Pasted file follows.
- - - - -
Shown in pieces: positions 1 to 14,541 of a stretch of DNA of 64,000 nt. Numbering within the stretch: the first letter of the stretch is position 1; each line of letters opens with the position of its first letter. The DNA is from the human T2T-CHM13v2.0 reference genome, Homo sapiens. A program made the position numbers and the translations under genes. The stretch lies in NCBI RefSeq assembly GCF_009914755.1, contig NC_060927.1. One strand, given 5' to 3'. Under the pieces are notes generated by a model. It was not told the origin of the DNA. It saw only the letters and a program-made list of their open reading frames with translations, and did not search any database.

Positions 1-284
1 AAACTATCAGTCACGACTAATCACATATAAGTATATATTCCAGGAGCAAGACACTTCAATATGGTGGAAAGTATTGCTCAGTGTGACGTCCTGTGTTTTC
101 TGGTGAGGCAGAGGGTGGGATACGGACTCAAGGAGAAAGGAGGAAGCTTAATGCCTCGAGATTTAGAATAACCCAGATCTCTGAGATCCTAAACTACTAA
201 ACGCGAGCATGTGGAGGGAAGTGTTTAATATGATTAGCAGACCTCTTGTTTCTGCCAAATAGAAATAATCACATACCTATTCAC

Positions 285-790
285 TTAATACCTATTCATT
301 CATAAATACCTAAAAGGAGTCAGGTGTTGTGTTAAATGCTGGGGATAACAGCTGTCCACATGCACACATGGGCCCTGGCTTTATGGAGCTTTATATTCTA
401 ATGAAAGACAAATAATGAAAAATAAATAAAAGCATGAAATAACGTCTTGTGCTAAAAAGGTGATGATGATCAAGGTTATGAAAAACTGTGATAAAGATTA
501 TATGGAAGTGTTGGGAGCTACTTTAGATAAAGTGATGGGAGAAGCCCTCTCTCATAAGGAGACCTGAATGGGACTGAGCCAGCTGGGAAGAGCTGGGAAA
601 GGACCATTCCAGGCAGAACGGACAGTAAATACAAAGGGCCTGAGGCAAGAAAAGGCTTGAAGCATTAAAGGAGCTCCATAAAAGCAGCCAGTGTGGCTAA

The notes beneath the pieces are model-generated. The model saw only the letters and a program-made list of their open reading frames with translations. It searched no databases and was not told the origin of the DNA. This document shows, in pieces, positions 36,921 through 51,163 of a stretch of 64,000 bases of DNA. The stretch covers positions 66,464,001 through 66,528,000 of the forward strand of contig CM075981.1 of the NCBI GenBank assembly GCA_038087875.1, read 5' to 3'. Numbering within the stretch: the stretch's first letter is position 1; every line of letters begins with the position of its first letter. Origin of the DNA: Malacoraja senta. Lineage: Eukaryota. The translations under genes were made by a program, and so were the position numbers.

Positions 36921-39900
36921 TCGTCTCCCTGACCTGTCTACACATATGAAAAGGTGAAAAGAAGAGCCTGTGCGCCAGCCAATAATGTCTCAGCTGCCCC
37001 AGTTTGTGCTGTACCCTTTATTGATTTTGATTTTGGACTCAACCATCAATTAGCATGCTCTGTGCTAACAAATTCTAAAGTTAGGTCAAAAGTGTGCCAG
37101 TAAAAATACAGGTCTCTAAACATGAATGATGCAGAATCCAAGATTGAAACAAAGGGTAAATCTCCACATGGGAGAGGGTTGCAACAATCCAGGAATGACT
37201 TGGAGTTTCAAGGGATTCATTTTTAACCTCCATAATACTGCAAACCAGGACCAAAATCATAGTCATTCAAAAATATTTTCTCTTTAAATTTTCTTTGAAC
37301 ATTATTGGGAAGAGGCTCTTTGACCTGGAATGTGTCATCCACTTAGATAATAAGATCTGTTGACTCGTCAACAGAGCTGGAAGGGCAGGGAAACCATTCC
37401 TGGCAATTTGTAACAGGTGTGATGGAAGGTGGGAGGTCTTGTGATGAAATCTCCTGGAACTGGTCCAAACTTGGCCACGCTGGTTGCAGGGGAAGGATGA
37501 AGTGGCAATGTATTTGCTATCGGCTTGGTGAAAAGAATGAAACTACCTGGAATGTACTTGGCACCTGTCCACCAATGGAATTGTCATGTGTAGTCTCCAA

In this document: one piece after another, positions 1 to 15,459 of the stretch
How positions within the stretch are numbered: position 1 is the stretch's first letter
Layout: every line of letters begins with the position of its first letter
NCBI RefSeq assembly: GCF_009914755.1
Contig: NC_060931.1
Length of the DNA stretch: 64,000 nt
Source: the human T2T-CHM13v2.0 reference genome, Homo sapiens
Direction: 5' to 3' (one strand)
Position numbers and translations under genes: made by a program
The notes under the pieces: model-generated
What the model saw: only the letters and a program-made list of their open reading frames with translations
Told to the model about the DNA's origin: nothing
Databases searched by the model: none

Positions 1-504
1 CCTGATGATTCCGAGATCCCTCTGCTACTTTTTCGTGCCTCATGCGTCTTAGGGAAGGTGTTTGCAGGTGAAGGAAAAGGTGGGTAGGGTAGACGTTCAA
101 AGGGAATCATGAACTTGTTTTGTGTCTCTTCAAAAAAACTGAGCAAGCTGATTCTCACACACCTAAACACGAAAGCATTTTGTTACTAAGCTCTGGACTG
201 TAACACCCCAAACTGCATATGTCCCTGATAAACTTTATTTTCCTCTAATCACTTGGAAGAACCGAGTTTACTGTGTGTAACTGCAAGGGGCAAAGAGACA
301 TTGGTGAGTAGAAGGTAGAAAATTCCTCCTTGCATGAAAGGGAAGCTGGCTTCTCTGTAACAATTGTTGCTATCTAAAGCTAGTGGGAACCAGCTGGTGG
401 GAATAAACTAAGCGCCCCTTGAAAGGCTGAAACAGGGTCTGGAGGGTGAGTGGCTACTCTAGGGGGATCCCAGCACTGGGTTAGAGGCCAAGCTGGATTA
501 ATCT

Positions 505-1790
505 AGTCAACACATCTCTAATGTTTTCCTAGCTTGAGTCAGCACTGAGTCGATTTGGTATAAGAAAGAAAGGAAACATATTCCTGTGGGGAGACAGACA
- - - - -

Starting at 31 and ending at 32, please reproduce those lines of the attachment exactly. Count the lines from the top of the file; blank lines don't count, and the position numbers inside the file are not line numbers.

What the model saw: only the letters and a program-made list of their open reading frames with translations
Told to the model about the DNA's origin: nothing